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In the dead of winter, David, a retired dentist in an unnamed town in Ohio, is pretty sure his wife, Franny, is dead. But he can’t quite figure out what killed her or why she had to die. Disoriented by grief, David struggles to unravel these mysteries - which become increasingly baffling when he starts finding a series of elaborate and escalating threats hidden around his home: "I will gather your oldest friends at my home and we will have a conversation." "You will hear us talking but when you come into the room we will stop talking."
Who left these notes? Was someone out to get Franny? Are they coming for him?
Unfortunately for David, Detective Chico is also on the case and is intent on asking him questions that he doesn’t know the answers to and introducing him to people - including a therapist who is practicing dream analysis in David’s garage without his knowledge or consent - who don’t appear to have David’s best interests in mind. With no one to trust, David is forced to rely on his own memories and faculties, but they, too, are proving unreliable.
Full of psychological twists and turns, Threats beautifully balances moments of utter bewilderment and perfect clarity. Amelia Gray builds a world that is eerie yet familiar, violent yet tender. With ability and precision far beyond her years, Gray grabs you on the first page and never loosens her grip.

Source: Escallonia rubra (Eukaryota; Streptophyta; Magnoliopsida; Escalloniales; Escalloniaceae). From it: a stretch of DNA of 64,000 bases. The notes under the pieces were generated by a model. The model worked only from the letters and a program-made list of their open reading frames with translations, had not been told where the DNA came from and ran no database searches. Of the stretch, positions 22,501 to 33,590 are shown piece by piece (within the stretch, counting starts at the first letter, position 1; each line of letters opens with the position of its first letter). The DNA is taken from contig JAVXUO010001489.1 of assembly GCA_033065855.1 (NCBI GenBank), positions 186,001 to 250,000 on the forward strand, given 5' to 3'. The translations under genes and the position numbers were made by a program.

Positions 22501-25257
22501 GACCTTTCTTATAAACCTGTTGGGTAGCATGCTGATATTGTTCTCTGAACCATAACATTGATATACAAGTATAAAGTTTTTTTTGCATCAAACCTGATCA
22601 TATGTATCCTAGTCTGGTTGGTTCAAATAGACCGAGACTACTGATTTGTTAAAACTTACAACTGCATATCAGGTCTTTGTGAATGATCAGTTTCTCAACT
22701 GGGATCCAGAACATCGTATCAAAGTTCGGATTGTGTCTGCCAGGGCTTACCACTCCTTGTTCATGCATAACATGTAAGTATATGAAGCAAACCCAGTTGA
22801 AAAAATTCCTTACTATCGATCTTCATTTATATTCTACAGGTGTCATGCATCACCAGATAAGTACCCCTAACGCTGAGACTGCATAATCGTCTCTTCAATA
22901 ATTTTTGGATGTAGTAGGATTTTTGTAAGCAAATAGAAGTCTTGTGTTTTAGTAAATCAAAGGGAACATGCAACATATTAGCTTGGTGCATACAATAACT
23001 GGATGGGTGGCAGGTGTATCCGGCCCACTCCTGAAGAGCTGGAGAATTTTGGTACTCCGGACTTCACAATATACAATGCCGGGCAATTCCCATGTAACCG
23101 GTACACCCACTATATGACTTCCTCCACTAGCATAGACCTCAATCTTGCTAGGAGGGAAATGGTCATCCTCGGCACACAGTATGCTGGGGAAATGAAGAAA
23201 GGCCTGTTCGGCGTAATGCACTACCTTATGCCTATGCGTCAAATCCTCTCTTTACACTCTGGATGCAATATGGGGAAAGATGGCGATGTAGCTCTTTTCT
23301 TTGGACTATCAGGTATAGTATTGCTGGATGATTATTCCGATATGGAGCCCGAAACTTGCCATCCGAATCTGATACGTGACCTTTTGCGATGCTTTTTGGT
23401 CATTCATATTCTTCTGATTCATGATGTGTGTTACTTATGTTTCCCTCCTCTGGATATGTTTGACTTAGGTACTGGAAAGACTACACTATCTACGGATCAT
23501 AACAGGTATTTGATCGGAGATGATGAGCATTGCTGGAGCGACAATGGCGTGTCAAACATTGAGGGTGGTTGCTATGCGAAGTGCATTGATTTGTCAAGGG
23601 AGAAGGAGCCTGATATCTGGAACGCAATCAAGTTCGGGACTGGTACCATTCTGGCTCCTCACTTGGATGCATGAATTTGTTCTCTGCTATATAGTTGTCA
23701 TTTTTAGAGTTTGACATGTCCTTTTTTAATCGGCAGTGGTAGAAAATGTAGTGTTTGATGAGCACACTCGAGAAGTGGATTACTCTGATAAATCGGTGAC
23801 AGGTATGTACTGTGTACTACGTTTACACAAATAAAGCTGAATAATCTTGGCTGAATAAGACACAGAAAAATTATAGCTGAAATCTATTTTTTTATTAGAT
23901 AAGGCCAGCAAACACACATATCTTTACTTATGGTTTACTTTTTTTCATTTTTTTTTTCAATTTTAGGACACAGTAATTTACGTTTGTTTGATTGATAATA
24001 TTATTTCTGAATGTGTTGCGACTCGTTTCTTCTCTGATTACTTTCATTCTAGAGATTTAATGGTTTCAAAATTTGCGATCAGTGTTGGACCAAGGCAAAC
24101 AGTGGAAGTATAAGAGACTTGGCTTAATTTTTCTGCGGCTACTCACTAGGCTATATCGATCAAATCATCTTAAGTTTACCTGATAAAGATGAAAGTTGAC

Amelia Gray grew up in Tucson, Arizona, and received her MFA from Texas State University. Her first collection of stories, AM/PM, was published in 2009. Her second collection, Museum of the Weird, was selected for the Ronald Sukenick American Book Review Innovative Fiction Prize in 2010. She lives in Los Angeles. Threats is her first novel.
Customer ReviewsMost Helpful
By Watery M on 04-14-13
Where does Threats rank among all the audiobooks you’ve listened to so far?
I'm glad it was short. Threats features some of the best writing I've come across in a while. However, the story itself was lacking. Great atmosphere, creepy characters, chilling setup, building tension, and then... poof. It suddenly ended. Readers smarter than I probably appreciated it for that very fact, but I prefer a little more payoff in the books I choose to read. Luckily it was short, and I don't really feel I wasted 7 hours of my life. I will keep thinking on this one and maybe revisit it down the road.
If you’ve listened to books by Amelia Gray before, how does this one compare?
My first Amelia Gray book. I will probably investigate some of her short stories down the road, just for curiosity's sake.
Have you listened to any of Hillary Huber’s other performances before? How does this one compare?
Don't think I've heard Hillary Huber before, but she did a great job with this one. Her forced, dry tone added to the atmosphere of the novel in a meaningful way.
Was this a book you wanted to listen to all in one sitting?
Sure, I kept hoping it was going somewhere.
Any additional comments?
Don't buy this unless you're fan of experimental fiction.
2 of 2 people found this review helpful
By Heather on 07-16-12
This book wasn’t for you, but who do you think might enjoy it more?
Didn't understand the book at all. Just too weird
What could Amelia Gray have done to make this a more enjoyable book for you?
make the timeline more understandable
Which scene was your favorite?
You didn’t love this book... but did it have any redeeming qualities?
Any additional comments?
what was the whole wasp and therapist scene about anyway?
0 of 2 people found this review helpful